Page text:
Crime and Public Safety
(from Roanoke PD) On February 18, 2018 at 9:32 am. Roanoke Police were dispatched to a call of a body inside of a parked vehicle in the 3000 block of Lombardy Avenue NW, Officers located a silver 2005 Toyota 4-Runner with Virginia tags JXB-5607. The car was parked legally on the street. A deceased white male was inside of the vehicle. The vehicle is associated with the missing male, Nicholas Sherman, who was reported missing to the Campbell County Sheriffs Office, and was possibly believed to be in the Roanoke area. Roanoke Police detectives and forensic personnel have worked to confirm the identity of the male, collect physical evidence, and interview other individuals. The body has been identified as that of the missing male, Nicholas Sherman. Roanoke Police and the Campbell County Sheriffs Office have worked together to make the proper notifications throughout the day. The body has been taken to the Medical Examiners Office for an autopsy to determine the cause and manner of death. The investigation is ongoing, and is in the preliminary stages. Roanoke Police are asking that anyone having information to assist in this investigation, or knowing of Sherman’s activities since being reported missing, to please call the RPD Tip Line at (540) 344-8500 . Callers can choose to remain anonymous.
(from ABC News) Student organizers of the protest told ABC News’ “This Week” Co-Anchor Martha Raddatz on Sunday that they are determined to use protests and political action to make the mass shooting at Marjory Stoneman Douglas in Parkland, Florida, a turning point in the national debate over gun control. “People keep asking us, what about the Stoneman Douglas shooting is going to be different, because this has happened before and change hasn’t come?”
Cameron Kasky, an 11th-grader told Raddatz. “This is it.” Called “March for Our Lives,” the demonstration in Washington is to be on March 24, according to Kasky and four of his classmates whom Raddatz also interviewed — Emma Gonzalez, David Hogg, Alex Wind and Jaclyn Corin. In addition to the march in Washington, the organizers also plan protests in other cities around the country.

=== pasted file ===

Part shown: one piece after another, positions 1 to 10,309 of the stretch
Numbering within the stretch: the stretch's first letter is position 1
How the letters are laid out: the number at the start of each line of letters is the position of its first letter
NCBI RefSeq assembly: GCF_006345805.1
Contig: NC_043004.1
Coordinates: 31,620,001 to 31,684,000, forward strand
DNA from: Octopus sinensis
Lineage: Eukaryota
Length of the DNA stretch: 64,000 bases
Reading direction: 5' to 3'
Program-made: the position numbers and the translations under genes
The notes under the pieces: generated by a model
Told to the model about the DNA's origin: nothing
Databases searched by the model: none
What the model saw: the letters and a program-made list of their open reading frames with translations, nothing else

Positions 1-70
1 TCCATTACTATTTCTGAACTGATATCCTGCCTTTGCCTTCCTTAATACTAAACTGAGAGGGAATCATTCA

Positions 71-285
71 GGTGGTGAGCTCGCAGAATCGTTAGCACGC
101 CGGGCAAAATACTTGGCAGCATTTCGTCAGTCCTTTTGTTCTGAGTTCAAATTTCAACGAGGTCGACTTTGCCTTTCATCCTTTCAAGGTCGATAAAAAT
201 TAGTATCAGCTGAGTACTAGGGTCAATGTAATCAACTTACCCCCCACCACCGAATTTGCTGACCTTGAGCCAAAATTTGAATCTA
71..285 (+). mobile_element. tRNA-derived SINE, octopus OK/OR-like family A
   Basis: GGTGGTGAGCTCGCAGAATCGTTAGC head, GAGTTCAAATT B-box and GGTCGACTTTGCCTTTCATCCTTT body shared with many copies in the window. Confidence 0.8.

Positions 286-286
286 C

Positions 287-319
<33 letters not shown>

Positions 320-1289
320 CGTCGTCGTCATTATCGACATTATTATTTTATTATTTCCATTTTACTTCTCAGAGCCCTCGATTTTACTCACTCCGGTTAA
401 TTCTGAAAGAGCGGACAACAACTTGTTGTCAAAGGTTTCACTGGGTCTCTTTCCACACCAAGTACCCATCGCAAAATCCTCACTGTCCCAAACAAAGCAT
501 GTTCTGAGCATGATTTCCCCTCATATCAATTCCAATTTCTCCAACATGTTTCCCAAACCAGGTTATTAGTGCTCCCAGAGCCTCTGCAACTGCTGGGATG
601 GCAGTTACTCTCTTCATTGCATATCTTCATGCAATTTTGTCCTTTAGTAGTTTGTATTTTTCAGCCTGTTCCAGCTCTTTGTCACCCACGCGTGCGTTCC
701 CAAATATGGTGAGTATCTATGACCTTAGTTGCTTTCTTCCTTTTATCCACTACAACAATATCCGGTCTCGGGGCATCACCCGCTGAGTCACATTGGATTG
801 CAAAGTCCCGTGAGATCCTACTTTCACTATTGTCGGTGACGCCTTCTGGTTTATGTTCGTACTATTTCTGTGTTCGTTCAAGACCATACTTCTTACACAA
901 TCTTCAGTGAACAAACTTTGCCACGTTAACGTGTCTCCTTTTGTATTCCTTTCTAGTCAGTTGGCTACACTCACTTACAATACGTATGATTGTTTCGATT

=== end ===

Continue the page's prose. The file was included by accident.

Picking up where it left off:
(Roanoke PD release) UPDATE – the suspect was found in Bedford and has been taken into custody. (original release) On February 17, 2018 at 7:00 PM Roanoke Police stopped a vehicle on 9th Street and Bullitt Avenue S.E. for a traffic violation. A passenger Richard Thomas Hale age 36 of Vinton (pictured) was found to have a warrant for Unauthorized Use of a Motor Vehicle. Hale was placed under arrest and placed in the back seat of the officers vehicle. The officer went back to the stopped vehicle to gather additional information related to the traffic stop. Upon the officer’s return to the police car, Hale was no longer in the vehicle. A perimeter was established and attempts to locate him were unsuccessful. Anyone with information on Hale’s location is asked to call 911. Hale is described as being 6′ tall, 200 pounds and last seen wearing a green flannel shirt and jeans.